2. Next is the clear message to the seven churches that were deemed troublesome at the time. The churches were Ephessus, Smyrna, Pergamum, Thyatira, Sardis, Philadelphia and Laodica. This section is why some people think that the Book of Revelation is a direct address rather than a prediction of humankind’s ultimate, literal destiny.

3. The third section is the start of The Tribulation — seven years of hardships like war, disease, and famine will affect the Earth to test people’s faith in God. This is where things start to turn into an action movie. Known as “Seven Scenes” in heaven, this part introduces The Four Living Creatures (a lion, a calf, a man and an eagle) to the vision. The creatures are seen with multiple wings and eyes. The Four Living Creatures are attendants to God and each one has a different horseman that they call forth.

4. After the Seven Scenes, we are introduced to the Seven Seals. As the seals are opened, the four horsemen of the apocalypse make their grand entrances. War, famine, disease, and death fall upon humankind until the seventh seal is broken. When the seventh seal is broken, the Seven Trumpets of God are sounded and God’s wrath is felt across the planet through natural disasters. This is also where the Antichrist (a.k.a. the Beast) is introduced.

5. Next, war breaks out in heaven. Michael the Archangel fights a dragon. That dragon gives the Beast, who emerges from the sea and happens to have 10 horns, permission to rule the world. This Beast is in some way marked with the number “666.” Soon after, people are forced to bear the mark of the Beast.

6. Before the Temple of God can be opened to those who’ve survived the apocalypse and accepted Jesus Christ as their savior, there are Seven Plagues that need to occur — but no one knows when they will start or end. This means bodies of water will turn to blood, people will break out in sores, and a heat wave will burn peoples’ bodies, in addition to other horrible things.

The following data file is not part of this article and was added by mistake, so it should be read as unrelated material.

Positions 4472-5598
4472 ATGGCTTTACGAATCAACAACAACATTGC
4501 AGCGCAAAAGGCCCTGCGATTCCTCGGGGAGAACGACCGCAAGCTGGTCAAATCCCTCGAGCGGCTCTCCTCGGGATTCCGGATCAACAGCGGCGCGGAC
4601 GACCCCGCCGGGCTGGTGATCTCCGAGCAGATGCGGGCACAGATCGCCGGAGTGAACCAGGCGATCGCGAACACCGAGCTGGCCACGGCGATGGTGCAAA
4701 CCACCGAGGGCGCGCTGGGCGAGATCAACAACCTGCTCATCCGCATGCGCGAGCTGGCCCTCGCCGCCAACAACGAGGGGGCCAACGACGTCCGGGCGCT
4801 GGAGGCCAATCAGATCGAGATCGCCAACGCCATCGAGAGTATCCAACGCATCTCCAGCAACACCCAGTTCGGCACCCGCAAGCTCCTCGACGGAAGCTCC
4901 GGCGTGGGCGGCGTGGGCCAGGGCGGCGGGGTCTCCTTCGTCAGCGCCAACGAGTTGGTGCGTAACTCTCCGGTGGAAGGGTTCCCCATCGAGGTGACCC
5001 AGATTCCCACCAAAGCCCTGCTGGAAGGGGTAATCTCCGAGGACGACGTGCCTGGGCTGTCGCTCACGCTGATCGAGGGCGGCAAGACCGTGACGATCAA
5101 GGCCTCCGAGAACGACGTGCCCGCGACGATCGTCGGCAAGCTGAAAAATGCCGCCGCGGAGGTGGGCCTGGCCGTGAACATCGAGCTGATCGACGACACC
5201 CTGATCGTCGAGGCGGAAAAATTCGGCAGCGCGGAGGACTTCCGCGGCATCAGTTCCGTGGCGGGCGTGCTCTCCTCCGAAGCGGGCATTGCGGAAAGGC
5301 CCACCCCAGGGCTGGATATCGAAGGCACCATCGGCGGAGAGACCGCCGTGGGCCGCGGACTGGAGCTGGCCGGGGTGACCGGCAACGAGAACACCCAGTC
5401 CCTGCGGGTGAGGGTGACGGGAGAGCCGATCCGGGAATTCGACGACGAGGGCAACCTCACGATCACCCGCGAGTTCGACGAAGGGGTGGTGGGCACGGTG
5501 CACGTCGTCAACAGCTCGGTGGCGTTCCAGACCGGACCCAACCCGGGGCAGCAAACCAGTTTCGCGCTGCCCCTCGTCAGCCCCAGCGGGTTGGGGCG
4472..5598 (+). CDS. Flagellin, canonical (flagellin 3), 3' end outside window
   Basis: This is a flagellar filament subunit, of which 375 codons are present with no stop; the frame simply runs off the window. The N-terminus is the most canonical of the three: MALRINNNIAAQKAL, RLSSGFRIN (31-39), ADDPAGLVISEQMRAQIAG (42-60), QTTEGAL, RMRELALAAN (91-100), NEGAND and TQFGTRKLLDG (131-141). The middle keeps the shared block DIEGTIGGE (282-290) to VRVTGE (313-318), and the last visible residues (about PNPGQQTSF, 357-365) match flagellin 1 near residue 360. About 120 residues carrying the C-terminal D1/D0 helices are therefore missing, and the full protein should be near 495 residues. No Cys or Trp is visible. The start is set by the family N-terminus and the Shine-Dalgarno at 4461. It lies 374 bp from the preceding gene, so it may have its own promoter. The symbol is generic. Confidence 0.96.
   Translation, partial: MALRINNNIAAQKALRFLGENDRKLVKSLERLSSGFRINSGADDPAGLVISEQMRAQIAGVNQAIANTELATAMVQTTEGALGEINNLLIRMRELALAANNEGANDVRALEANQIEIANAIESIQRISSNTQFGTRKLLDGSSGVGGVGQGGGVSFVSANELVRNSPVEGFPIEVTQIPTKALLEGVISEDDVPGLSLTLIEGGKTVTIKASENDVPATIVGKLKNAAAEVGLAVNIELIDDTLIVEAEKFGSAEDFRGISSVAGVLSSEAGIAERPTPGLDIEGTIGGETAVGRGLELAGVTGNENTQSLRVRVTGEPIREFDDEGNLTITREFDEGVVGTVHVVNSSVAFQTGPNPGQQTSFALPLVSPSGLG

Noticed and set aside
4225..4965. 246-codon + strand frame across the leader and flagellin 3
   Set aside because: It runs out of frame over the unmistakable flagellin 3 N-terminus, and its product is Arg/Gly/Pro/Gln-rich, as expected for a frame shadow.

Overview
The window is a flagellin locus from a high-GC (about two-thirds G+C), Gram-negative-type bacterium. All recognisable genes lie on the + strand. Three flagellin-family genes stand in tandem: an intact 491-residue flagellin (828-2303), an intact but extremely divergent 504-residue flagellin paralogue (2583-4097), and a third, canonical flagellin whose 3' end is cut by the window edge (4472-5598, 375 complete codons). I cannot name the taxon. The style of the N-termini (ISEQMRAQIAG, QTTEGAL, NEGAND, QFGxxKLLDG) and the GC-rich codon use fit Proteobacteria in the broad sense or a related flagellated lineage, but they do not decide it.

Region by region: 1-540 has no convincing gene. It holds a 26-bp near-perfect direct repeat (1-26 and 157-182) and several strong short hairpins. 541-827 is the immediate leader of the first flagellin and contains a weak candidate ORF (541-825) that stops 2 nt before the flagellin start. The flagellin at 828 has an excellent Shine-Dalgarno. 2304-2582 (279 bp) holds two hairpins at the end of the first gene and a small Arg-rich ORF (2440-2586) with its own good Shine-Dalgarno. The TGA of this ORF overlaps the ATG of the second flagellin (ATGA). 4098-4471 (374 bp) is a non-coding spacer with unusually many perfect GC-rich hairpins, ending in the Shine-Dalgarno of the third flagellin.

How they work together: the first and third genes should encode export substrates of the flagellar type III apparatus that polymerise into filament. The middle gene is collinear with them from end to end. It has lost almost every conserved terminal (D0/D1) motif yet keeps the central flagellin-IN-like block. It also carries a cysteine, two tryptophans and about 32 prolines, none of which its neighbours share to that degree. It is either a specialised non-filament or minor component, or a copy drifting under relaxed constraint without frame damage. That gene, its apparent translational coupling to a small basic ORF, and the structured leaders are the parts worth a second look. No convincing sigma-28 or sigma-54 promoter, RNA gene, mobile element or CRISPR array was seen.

7. After more suffering, Jesus eventually gets married, casts the Beast into the Lake of Fire, and the remaining souls are judged in the Final Seven Visions to John.

Reading this overview, you can see why the Book of Revelation is so controversial and open to so much interpretation.  For a deep dive into the book, there are a lot of different roads you can take. There are at least 28 translations of the Bible in English alone. When you throw other languages into the mix, there have been over 1,000 translations. The Bible itself was originally written in Latin, so there’s a lot that could have been lost in translation. No matter where you read the Book of Revelation first, remember that there are many other translations and countless more interpretations.

Is the World Ending Right Now?

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Humankind’s fascination with the end of the world predates the Book of Revelation. We imagine that this interest won’t be going anywhere. If you look hard enough in the depths of the internet, you’ll find folks arguing about why they think we’re living during one of the 7 seals or a different part of the Revelation story. Although climate-related disasters continue to occur, these sorts of events don’t mean the book is coming to fruition, though it’s clear that during uncertain and scary times folks will turn to all sorts of stories for answers.

If you want to see parts of Revelation acted out for you on your screen, we recommend the adaptation of Terry Pratchet’s Good Omens. It portrays the Book of Revelation as if it were to happen today. Other adaptations, like 1976’s The Omen or the CW’s Supernatural, get a little creative in their tellings of the story, too.